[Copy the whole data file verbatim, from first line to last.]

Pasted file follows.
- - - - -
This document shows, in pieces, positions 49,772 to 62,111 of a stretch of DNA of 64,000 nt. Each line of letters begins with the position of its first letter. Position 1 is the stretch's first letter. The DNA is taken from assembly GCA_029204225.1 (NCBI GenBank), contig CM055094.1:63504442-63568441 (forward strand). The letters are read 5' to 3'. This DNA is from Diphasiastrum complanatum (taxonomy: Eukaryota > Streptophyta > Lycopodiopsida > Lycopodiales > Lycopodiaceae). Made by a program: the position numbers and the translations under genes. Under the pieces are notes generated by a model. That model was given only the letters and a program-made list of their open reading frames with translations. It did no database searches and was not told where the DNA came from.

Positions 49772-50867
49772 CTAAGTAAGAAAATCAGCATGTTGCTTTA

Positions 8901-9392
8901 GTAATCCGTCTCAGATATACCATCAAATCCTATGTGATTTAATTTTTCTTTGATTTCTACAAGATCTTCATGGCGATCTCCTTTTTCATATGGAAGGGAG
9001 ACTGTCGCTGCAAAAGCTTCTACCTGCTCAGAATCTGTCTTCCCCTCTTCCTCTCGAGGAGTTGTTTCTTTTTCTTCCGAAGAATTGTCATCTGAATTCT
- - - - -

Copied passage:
This document shows, in pieces, positions 49,772 to 62,111 of a stretch of DNA of 64,000 nt. Each line of letters begins with the position of its first letter. Position 1 is the stretch's first letter. The DNA is taken from assembly GCA_029204225.1 (NCBI GenBank), contig CM055094.1:63504442-63568441 (forward strand). The letters are read 5' to 3'. This DNA is from Diphasiastrum complanatum (taxonomy: Eukaryota > Streptophyta > Lycopodiopsida > Lycopodiales > Lycopodiaceae). Made by a program: the position numbers and the translations under genes. Under the pieces are notes generated by a model. That model was given only the letters and a program-made list of their open reading frames with translations. It did no database searches and was not told where the DNA came from.

Positions 49772-50867
49772 CTAAGTAAGAAAATCAGCATGTTGCTTTA

Positions 8901-9392
8901 GTAATCCGTCTCAGATATACCATCAAATCCTATGTGATTTAATTTTTCTTTGATTTCTACAAGATCTTCATGGCGATCTCCTTTTTCATATGGAAGGGAG
9001 ACTGTCGCTGCAAAAGCTTCTACCTGCTCAGAATCTGTCTTCCCCTCTTCCTCTCGAGGAGTTGTTTCTTTTTCTTCCGAAGAATTGTCATCTGAATTCT